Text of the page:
There is no doubt that talking about non-traditional orientation is a very difficult subject, unlike talking about heterosexuality. Initiating a conversation about gender identity can act as a therapeutic process in which there is an opportunity to stop hiding and trying to deny oneself.
If you still live with your parents and can’t be physically and financially separated from them, “coming out of the closet” may do more harm, and it’s best to avoid discussing it until you’re on your own two feet.
A trusted friend or psychologist who works at an educational institution / workplace / mental health center (usually available at an outpatient clinic and without a doctor’s referral) can help with advice. Various hotlines or online chat with a specialist or psychologist can also help . However, if this article reaches minors, the school psychologist and the Crisis and Counseling Center “Skalbes” can also help in such a situation.
How to tell relatives?
The aim of the conversation should not be to anger or offend someone, but to tell parents the truth and decide how to keep in touch with loved ones. It is naive to expect that the sudden words “how do you not understand that I am gay / lesbian!” During the conflict will be accepted with love and support.
Before talking, it is useful to think about what exactly you are going to say. You can write a letter to each of the people you plan to talk to. This way you will be able to organize your thoughts more consistently and reduce the emotional tension within yourself. The letter could consist of the following parts: How do I feel right now? What difficulties am I experiencing? What would I like to expect from you?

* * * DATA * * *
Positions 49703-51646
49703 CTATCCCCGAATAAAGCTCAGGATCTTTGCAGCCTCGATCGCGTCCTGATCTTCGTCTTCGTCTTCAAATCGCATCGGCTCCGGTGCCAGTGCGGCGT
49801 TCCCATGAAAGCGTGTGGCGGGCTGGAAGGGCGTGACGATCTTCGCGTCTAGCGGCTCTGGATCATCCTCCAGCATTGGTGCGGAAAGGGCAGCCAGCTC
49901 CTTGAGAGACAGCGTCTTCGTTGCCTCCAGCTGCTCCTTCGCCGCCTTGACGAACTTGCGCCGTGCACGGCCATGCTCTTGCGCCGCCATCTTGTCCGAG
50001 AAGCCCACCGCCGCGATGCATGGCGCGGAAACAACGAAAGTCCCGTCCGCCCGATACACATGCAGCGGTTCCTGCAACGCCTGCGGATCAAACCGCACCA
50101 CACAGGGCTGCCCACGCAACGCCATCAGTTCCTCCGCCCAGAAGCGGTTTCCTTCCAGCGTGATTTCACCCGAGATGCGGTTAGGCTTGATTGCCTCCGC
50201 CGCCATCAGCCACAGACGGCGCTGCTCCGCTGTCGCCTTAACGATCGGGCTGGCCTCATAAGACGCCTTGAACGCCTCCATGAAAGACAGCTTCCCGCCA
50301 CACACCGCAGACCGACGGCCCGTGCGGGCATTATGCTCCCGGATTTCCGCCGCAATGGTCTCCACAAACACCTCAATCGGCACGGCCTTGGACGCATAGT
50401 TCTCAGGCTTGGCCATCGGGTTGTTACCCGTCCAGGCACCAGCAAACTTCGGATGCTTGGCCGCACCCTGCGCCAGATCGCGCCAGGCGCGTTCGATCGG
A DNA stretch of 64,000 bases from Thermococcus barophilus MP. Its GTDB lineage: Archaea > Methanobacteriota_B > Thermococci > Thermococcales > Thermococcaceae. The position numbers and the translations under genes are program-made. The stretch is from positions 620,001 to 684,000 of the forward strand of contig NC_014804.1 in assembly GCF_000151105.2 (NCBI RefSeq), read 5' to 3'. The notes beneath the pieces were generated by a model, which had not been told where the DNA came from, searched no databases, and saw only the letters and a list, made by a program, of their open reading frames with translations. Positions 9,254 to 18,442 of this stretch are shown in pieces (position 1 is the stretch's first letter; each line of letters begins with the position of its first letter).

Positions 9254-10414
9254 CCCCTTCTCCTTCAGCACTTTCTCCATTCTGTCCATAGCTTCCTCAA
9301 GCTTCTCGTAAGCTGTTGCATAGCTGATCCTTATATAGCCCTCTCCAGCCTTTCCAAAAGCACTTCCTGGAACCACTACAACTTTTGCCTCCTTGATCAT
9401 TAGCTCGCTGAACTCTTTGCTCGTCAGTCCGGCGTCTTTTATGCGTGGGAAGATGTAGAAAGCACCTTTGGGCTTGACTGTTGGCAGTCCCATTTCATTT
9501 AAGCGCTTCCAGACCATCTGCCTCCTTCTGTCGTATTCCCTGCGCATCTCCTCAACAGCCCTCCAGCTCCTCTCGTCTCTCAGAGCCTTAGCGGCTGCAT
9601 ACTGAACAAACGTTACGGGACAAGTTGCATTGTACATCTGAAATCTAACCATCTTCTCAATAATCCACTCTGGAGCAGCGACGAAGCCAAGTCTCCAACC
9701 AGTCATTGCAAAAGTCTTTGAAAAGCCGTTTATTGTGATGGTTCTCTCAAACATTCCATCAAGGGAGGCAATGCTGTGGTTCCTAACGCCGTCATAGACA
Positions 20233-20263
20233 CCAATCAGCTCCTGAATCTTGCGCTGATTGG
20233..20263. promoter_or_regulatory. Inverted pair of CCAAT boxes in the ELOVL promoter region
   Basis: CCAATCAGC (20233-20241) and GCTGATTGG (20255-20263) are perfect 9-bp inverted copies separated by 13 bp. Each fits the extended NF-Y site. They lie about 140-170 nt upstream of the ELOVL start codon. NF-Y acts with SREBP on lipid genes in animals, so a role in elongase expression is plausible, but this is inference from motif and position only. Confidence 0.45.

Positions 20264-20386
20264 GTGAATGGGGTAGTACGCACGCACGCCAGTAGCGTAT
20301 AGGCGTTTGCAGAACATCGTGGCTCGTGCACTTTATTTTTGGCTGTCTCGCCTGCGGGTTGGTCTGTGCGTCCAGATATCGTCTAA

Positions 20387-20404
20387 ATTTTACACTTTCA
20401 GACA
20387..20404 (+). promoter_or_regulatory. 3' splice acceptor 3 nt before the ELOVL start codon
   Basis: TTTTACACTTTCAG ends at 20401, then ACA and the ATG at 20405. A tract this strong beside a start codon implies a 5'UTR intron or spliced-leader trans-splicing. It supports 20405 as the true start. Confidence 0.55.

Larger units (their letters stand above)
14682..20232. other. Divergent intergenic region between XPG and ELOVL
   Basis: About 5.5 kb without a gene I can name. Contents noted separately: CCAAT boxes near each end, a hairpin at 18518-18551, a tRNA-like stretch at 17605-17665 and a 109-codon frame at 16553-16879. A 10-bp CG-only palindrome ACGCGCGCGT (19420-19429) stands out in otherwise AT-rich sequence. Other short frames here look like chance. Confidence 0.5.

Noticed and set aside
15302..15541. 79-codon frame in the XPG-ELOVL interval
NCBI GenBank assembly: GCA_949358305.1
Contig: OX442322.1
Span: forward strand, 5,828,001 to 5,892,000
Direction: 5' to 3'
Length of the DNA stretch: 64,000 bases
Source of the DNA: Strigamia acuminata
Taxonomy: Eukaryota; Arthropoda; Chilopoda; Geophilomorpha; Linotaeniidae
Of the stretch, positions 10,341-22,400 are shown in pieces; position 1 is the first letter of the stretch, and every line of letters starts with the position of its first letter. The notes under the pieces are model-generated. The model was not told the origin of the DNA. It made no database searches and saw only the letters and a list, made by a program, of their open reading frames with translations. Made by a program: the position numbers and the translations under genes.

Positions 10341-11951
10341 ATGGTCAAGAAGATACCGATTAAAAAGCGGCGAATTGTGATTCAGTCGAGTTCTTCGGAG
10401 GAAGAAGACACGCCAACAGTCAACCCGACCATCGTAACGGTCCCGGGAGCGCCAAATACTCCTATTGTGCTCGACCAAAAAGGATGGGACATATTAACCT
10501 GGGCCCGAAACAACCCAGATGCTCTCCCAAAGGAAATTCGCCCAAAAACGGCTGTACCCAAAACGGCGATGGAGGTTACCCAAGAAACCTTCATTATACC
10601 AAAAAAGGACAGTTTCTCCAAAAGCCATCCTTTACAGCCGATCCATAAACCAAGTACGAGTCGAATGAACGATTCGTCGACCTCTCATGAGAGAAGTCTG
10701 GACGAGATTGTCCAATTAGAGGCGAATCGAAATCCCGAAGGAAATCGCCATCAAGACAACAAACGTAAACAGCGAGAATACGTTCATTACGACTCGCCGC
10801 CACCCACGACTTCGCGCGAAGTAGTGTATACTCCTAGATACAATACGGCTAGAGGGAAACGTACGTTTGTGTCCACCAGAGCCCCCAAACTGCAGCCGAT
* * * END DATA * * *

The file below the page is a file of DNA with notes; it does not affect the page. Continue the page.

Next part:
It is equally important to consider the time and place where you plan to talk to your loved ones. If you live alone, the conversation could take place there, because it is a place where you can control the situation. You are likely to feel tense, anxious before and during the conversation, so it is better to make a plan or even a text that you are going to say. Tip: Starting a conversation could be: “I would like to say a few things that I have never told you before, and I would like you to listen to me to the end. This is extremely important to me, so please do not object or interrupt me. When I have said everything I wanted, I will listen carefully to what you want to tell me. Deal?”
Admittedly, it is unlikely that you will immediately be able to persuade others to understand you. It’s worth learning not to defend yourself by using the phrases “You don’t understand anything!” or similar.
You better say:
- “Of course, you have every right to think so”;
- “I understand that you feel anger (sadness, frustration)”;
- “Let’s talk next time we calm down”;
- “Your treatment of me is not acceptable”;
- “We will not achieve anything by arguing and shouting.”
If a conversation becomes particularly unpleasant and offensive, and you want to interrupt it, get up physically and accompany your parents to the door. As long as the conversation that offends you continues, your loved ones will try to change and convince you. If the conversation has to be interrupted due to inappropriate behavior of relatives, it is their defeat, not yours.
And what happens next?
After the conversation, you can feel euphoria, pride in your strength and ability to tell your loved ones about your sexuality. You may also feel frustrated, confused, and powerless. These feelings are likely to be primary and far from the ones that show the outcome of your conversation. It is likely that in weeks or months you will feel relief and a stronger, more authentic connection with yourself.
It is equally important not to justify yourself and not to try to persuade yourself to keep in touch with your loved ones. Some more useful phrases for future relationships with loved ones: “We can say what you are angry about, but I will not let you shout at me and humiliate me”; “I am ready to talk to you as soon as you stop punishing me for my sexuality”; “I dared to say what does not give me peace, I hope you will find the strength to accept it.”